The Viking Princess, which recently underwent $1 million refurbishment, offers a variety of one-day cruises, sailing to Freeport, as well as Sunday morning brunch cruises, Wednesday coastline cruises and Friday night cruises.
According to Benson Murphy, Executive Port Director, the one-day operations of Crown generated more than $1 million in port revenues in 1988, making the cruise line the port's second largest source of revenue. Crown estimated that about $8 million were generated for the local market through travel agents, suppliers, tour operators and hotels.
Crown, which is part of the Grundstad Shipping Group, is the only line to break out of the one day market and branch into the overnight and popular dive markets. Crown introduced the 486-passengers Crown Del Mar in January, which sails two- and five-night cruises to the Bahamas and the Western Caribbean, and plans on launching the 560-passenger Crown Monarch in the seven-day market next year. SeaEscape is also considering the possibility of branching into the overnight cruise market, but Butcher said there is nothing definite.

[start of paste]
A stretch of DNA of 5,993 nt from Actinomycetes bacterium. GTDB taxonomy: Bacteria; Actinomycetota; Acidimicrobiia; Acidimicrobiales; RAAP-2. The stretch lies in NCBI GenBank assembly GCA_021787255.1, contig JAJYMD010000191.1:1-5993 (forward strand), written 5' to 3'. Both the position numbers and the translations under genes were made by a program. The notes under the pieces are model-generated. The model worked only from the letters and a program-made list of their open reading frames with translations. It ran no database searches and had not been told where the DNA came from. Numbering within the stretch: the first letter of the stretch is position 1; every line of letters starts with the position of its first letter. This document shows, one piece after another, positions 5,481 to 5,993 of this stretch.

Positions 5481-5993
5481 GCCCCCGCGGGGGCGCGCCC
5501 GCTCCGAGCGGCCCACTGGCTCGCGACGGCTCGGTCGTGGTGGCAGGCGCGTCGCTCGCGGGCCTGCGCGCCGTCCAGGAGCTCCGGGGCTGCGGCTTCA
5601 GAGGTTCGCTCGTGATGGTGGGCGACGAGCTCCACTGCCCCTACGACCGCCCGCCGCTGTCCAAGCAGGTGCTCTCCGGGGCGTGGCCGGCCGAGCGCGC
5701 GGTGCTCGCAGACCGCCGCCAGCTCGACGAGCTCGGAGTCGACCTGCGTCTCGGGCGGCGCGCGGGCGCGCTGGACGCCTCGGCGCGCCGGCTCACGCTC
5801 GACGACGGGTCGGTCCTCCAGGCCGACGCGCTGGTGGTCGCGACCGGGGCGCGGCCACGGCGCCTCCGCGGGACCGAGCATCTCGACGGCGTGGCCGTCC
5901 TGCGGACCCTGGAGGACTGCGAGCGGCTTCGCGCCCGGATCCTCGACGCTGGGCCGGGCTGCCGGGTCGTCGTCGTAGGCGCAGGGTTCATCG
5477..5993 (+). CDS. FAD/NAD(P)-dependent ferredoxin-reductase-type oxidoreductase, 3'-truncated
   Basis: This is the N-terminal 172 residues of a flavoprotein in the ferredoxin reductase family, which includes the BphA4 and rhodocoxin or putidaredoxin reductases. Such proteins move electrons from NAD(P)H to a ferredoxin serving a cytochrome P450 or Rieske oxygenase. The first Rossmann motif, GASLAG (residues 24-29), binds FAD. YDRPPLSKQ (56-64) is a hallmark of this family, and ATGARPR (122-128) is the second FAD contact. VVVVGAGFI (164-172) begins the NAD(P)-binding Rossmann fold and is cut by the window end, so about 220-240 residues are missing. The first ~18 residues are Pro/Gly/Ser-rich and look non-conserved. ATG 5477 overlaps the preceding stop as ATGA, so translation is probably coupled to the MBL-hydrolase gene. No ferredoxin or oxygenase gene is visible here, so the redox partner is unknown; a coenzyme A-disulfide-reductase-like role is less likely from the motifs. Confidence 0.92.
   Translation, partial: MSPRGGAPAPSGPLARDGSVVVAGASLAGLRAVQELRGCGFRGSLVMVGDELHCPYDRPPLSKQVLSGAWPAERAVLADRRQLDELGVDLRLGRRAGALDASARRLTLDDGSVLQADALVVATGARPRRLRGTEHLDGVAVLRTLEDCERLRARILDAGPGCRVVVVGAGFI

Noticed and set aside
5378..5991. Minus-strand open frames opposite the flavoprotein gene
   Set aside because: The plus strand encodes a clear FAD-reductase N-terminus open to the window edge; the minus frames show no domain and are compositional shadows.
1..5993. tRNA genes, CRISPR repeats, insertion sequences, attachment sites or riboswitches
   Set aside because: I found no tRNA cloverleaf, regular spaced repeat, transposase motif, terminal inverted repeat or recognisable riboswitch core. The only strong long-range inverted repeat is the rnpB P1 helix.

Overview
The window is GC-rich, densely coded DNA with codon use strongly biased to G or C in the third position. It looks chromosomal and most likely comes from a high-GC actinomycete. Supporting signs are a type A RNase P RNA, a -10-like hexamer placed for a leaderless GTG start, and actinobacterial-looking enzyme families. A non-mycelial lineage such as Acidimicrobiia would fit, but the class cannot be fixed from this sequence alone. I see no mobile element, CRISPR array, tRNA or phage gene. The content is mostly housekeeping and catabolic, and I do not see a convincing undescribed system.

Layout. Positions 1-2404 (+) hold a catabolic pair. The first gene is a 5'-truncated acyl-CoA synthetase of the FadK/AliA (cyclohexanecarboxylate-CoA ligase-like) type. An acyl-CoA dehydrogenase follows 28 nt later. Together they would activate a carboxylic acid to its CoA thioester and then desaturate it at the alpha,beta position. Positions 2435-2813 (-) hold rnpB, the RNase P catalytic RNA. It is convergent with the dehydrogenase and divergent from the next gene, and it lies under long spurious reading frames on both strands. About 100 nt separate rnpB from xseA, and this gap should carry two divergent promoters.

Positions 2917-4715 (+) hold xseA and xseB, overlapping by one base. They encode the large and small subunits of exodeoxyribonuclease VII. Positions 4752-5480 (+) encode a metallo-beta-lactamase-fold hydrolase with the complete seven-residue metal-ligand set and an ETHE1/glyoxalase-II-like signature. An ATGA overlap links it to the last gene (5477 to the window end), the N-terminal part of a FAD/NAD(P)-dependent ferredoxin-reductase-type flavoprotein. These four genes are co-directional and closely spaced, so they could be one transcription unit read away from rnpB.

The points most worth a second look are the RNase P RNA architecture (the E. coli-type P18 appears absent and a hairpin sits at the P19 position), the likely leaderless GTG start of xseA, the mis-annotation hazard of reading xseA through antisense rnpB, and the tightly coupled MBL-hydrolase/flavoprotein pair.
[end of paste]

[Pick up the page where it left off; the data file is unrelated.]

The rapidly expanding day-cruise industry will see more competition within the next two years. Tropicana is planning to put the Calypso in a yet unnamed Florida port by the end of this year, while Discovery and SeaEscape are actively searching for new ports; if all goes well in Galveston, Texas will see two day operations open in their area.
Plans were also recently announced for a series of three catamaran-type ships to be deployed by different cruise lines in different markets, including Florida, Southern California and New York. But for lack of financing, the project has been abandoned.
With different studies showing that anywhere from 30 to 80 million Americans are potential passengers of cruises from three-days and more, the day-cruise market may be proportionately larger based on the lower rates.